Samuel Alito’s leaked opinion is an atrocious piece of work, both morally and logically. It is logically atrocious because it doesn’t engage with the arguments that were actually made by those who fought for the right to abortion, showing why the state cannot legitimately hold the right to force someone to give birth on pain of criminal punishment. He does not appear to have read much feminist legal scholarship, and contents himself with simpleminded invocations of Tradition. He seems to take it for granted that women in 2022 will give great weight to the opinions of Sir William Blackstone as to state regulation of uteruses. I cannot see how this opinion will persuade anyone who is not already a committed originalist—a position that cannot be held by any person who believes laws require the consent of the governed. 

But while legal scholars tend to object more strongly to errors of logic than errors of morality, Alito’s opinion is also atrocious because of the kind of unconscionable governmental repression it will enable. Criminalized abortion is a horror. Regardless of where one comes down on the philosophical question about the beginning of life, the use of police and prisons to control birth is inevitably dystopian. Alito does not even discuss what this world will look like, because legal originalists exempt themselves from having to think about the real consequences of their horrible decisions, but nobody should want to return to the pre-Roe world, which can be glimpsed in countries where abortion is presently illegal. We may indeed soon see the conservative assault widen, with birth control vulnerable next. If Alito, Thomas, and company are serious about enforcing only those rights spelled out explicitly in the Constitution, it will rapidly become clear just how inadequate a document the Constitution truly is, and we will find that in order to have a livable country, we need to replace both our founding document and our judges.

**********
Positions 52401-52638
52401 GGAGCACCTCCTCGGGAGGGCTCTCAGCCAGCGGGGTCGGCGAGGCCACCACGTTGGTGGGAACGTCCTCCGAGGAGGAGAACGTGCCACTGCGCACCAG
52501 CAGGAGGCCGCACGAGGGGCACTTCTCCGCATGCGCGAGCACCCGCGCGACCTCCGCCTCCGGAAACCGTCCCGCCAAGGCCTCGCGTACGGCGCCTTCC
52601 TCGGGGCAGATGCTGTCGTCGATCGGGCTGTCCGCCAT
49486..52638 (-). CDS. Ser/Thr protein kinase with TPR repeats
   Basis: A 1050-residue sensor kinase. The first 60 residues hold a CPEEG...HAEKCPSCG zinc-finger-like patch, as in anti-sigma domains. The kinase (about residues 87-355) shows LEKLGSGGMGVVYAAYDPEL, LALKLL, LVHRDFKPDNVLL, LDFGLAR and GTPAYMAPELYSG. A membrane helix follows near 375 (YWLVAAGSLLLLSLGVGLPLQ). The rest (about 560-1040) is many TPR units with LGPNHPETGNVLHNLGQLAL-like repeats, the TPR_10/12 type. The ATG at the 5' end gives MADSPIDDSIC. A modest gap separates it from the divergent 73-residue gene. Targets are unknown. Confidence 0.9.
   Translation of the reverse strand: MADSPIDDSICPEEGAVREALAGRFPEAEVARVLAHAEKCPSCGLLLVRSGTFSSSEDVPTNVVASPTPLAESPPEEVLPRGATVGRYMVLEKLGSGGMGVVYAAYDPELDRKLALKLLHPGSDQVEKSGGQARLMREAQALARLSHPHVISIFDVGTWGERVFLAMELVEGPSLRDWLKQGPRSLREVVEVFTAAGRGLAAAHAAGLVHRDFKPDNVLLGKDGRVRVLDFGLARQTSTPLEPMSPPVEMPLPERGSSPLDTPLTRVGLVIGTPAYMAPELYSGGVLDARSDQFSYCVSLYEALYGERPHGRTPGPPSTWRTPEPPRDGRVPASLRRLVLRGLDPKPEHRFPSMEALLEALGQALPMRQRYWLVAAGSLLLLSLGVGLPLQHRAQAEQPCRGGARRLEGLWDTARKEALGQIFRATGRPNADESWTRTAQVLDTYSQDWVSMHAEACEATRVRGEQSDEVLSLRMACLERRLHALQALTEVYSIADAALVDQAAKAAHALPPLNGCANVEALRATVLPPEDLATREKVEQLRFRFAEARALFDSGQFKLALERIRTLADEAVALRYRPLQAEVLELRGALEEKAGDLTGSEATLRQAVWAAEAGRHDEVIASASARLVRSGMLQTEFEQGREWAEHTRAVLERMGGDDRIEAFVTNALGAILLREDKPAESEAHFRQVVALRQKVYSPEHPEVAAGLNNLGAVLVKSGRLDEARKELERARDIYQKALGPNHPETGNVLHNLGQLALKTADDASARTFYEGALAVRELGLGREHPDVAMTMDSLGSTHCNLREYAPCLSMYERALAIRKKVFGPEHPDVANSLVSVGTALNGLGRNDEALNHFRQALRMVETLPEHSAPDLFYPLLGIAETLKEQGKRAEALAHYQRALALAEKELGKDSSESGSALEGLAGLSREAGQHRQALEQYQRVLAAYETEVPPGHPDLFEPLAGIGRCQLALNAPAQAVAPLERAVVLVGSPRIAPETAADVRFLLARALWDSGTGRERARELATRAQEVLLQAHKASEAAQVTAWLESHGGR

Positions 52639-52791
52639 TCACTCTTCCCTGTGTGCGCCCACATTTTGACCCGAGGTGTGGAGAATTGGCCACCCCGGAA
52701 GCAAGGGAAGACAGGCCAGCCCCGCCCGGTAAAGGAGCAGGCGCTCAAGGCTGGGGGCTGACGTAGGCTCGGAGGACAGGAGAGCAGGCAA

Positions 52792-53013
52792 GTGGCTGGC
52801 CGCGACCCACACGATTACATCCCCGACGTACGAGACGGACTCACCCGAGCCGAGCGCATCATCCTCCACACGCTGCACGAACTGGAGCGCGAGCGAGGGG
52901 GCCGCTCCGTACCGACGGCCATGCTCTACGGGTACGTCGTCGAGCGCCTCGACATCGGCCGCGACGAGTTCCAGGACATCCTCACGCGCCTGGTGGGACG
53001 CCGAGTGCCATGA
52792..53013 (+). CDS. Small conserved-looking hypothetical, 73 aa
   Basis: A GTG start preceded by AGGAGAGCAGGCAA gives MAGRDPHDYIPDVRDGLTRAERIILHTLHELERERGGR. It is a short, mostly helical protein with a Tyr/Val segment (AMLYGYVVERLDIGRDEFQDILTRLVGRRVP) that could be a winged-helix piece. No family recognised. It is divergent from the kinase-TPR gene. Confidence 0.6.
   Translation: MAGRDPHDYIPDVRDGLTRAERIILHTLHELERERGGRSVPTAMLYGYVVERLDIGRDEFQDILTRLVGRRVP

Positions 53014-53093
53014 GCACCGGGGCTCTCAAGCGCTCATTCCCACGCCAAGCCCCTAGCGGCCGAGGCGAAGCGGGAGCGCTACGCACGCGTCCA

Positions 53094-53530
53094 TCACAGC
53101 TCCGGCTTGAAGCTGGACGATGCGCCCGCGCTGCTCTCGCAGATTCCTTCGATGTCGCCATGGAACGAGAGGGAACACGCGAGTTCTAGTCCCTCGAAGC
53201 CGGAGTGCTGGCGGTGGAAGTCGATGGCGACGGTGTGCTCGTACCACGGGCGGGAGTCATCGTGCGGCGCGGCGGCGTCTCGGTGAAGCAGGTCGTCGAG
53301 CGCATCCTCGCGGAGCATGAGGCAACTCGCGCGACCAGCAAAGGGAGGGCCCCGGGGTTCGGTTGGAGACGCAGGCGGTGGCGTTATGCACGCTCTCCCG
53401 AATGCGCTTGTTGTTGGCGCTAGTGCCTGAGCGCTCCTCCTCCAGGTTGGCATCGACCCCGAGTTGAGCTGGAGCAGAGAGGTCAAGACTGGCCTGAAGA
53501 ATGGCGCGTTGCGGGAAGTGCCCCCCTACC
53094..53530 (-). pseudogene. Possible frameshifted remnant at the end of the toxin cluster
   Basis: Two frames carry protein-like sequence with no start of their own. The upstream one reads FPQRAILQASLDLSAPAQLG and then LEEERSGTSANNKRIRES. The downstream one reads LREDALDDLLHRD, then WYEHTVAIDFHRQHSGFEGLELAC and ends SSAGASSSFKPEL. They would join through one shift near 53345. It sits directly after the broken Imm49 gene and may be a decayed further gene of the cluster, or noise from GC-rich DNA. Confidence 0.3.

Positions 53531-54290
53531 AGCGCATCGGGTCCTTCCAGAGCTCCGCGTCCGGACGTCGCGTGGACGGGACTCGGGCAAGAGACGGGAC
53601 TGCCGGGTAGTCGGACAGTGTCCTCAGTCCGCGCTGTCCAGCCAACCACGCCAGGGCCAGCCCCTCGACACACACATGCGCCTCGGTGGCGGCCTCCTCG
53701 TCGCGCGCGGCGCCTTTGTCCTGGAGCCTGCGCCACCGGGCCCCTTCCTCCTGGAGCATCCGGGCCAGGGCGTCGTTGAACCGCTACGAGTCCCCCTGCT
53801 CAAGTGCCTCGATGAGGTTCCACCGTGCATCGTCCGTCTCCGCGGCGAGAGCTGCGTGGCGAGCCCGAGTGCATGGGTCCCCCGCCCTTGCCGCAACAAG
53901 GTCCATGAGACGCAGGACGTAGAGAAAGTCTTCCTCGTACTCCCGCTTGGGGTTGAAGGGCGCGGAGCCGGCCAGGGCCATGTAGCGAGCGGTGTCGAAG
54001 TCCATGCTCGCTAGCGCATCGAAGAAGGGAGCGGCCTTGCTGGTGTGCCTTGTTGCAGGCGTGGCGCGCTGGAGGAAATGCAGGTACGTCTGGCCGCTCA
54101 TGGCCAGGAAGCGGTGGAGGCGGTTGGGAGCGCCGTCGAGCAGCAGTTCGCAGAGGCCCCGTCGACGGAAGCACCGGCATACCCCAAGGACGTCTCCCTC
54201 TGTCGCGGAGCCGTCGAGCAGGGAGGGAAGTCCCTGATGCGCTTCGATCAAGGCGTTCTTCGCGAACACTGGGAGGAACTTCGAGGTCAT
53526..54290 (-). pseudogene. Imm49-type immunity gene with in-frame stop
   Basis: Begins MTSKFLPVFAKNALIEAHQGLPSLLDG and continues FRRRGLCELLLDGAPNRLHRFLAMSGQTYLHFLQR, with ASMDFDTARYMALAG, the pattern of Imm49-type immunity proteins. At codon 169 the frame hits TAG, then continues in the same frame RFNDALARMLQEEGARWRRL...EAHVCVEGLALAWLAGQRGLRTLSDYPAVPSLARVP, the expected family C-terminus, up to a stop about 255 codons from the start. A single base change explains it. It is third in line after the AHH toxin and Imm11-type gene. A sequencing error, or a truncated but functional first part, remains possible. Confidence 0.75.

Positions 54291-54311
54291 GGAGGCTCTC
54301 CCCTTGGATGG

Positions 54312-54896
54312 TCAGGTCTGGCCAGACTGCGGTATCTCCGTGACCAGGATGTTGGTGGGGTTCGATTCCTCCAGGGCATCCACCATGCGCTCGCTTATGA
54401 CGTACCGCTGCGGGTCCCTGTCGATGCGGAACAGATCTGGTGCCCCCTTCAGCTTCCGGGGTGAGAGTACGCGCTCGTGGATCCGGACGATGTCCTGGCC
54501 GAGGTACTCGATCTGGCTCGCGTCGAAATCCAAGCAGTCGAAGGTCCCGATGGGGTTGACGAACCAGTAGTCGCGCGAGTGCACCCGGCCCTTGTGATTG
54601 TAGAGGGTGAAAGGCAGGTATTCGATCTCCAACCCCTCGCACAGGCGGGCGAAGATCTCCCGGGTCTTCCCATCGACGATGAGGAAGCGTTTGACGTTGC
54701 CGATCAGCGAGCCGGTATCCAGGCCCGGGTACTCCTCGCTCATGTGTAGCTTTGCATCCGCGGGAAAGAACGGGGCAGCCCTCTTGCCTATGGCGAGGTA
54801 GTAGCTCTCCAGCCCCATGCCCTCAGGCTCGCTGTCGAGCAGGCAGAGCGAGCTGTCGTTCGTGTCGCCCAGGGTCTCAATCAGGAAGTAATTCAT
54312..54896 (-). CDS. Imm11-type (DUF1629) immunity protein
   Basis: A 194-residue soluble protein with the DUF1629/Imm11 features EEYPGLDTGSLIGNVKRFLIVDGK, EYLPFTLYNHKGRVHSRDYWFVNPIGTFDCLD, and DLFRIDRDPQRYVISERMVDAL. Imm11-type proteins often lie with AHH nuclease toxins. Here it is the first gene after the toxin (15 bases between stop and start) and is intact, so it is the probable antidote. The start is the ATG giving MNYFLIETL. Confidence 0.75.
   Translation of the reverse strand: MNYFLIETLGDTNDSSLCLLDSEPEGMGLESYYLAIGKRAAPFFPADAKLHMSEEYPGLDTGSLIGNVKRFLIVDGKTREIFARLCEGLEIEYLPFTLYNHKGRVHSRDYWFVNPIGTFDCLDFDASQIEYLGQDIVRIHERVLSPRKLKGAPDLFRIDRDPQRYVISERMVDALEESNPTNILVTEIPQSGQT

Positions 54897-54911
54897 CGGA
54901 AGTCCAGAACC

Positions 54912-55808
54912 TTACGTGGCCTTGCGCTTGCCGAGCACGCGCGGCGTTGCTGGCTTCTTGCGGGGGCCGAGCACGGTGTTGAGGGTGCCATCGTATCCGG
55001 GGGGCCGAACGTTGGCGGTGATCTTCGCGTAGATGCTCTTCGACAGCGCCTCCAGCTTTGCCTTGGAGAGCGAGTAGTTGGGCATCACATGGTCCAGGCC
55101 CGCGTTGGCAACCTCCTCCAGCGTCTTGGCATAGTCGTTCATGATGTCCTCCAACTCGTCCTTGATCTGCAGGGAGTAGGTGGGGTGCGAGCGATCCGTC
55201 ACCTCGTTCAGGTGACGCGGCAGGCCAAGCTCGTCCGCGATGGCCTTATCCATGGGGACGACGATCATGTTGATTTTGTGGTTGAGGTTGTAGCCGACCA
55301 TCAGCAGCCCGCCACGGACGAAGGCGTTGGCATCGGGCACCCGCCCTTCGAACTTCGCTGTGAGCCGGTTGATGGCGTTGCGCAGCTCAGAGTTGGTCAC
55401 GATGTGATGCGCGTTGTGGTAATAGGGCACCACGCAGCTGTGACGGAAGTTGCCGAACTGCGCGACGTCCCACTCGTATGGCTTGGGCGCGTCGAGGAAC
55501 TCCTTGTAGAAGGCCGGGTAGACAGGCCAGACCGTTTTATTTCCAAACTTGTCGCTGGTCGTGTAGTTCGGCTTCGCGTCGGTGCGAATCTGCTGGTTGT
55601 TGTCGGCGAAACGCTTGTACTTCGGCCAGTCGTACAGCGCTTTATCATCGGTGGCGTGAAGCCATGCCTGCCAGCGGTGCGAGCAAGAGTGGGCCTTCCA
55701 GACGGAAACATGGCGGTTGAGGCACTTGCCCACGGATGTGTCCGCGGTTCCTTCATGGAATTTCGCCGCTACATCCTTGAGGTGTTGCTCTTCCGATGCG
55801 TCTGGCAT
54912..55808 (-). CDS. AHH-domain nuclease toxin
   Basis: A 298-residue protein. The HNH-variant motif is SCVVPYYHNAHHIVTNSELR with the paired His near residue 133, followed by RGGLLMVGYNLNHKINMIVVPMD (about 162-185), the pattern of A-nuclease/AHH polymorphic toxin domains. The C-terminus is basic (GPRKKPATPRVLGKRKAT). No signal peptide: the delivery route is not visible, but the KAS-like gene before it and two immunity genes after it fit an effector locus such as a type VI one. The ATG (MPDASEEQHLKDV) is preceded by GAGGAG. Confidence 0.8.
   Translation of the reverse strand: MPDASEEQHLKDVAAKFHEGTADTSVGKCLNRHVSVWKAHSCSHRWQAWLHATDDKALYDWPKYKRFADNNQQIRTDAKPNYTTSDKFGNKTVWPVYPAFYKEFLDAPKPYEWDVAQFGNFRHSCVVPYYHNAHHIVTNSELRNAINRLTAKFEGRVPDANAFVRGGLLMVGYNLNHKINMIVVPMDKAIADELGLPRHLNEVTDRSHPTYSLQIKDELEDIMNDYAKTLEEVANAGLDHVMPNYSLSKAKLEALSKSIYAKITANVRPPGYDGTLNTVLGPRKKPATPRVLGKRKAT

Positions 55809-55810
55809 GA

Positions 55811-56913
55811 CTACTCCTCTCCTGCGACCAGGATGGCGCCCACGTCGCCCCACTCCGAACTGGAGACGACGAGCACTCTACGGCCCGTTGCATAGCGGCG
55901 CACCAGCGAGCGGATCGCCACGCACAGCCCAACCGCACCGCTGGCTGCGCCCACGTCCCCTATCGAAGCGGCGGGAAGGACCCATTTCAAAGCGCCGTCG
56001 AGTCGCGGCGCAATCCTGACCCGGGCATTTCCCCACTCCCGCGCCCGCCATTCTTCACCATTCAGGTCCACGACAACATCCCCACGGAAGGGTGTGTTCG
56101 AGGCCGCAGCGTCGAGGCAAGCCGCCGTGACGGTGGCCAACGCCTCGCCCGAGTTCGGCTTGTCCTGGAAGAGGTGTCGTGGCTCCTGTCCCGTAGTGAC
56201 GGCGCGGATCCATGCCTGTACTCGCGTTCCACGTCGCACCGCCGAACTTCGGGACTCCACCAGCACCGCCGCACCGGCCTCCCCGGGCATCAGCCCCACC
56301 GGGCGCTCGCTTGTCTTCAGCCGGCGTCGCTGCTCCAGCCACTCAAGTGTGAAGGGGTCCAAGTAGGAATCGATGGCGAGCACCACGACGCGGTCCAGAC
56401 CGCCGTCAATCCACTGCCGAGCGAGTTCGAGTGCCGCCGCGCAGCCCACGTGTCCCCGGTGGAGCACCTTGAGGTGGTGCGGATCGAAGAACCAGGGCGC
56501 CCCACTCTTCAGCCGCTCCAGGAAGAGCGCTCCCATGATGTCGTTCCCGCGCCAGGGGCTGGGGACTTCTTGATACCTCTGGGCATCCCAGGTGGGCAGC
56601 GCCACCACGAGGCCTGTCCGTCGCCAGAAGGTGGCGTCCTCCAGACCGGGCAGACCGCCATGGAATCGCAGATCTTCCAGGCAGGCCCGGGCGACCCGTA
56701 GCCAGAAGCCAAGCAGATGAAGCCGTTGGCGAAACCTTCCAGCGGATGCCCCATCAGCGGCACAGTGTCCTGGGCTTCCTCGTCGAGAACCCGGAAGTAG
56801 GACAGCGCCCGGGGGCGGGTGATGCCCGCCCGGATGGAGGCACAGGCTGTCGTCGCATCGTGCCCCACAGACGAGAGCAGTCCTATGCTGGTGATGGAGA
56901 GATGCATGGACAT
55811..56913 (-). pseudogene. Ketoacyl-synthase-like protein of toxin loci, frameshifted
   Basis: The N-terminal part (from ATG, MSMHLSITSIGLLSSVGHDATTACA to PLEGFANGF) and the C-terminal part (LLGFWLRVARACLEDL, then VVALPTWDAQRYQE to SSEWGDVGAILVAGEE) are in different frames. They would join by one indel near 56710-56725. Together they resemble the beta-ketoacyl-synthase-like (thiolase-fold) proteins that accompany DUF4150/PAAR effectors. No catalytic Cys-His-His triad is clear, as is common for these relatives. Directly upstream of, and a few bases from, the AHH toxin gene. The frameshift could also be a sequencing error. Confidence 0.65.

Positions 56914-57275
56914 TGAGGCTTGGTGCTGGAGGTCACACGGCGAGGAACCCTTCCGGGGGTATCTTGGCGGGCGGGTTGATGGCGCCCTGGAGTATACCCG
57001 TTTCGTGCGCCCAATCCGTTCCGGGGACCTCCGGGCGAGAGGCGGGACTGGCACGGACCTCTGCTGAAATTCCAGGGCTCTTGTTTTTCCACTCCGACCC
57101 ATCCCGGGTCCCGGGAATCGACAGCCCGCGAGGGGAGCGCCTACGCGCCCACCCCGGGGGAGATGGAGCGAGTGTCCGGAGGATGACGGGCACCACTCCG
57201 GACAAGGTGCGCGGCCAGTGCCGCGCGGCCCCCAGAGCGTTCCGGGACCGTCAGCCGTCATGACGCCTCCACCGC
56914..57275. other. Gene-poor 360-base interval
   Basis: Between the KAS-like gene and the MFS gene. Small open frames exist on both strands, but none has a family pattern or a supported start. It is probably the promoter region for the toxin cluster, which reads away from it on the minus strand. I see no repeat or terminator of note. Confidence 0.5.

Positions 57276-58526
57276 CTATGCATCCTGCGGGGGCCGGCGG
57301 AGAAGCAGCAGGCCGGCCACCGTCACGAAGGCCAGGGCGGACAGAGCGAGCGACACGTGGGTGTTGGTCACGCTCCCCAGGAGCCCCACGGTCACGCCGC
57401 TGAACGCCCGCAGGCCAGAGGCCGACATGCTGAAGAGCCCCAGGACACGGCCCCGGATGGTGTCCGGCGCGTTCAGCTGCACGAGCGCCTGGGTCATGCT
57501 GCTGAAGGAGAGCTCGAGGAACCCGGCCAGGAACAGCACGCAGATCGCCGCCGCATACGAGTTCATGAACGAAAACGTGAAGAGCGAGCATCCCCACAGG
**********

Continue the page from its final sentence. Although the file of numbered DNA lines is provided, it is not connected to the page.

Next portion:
1. One of the critiques made by critical race theorists is that the Supreme Court makes precisely those concessions necessary to ensure it doesn’t appear racist, without ever actually taking the steps that would bring us closer to meaningful racial justice. 

  2. Note that many conservatives insist this is an issue of “federalism,” meaning that what they claim to object to is the federal government deciding the question of abortion rather than all 50 states getting to adopt different policies. First, this is about as compelling as was the “federalist” argument against the Civil Rights Act or Voting Rights Act—it’s not that we oppose civil rights or voting rights, it’s just that we believe states should be allowed to take them away. Second, while today’s conservatives insist on federalism in abortion law, it’s likely that once Roe is gone, they will begin pushing for a nationwide ban on abortion. Right-wing writer Matt Walsh called the decision “only the first step. Next, abortion must be criminalized nationwide. The baby killers must not be given any safe harbor, anywhere to hide.” It is very likely that many pundits will lose their principled interest in the rights of state governments if and when increased federal power is the more effective route to ending abortion.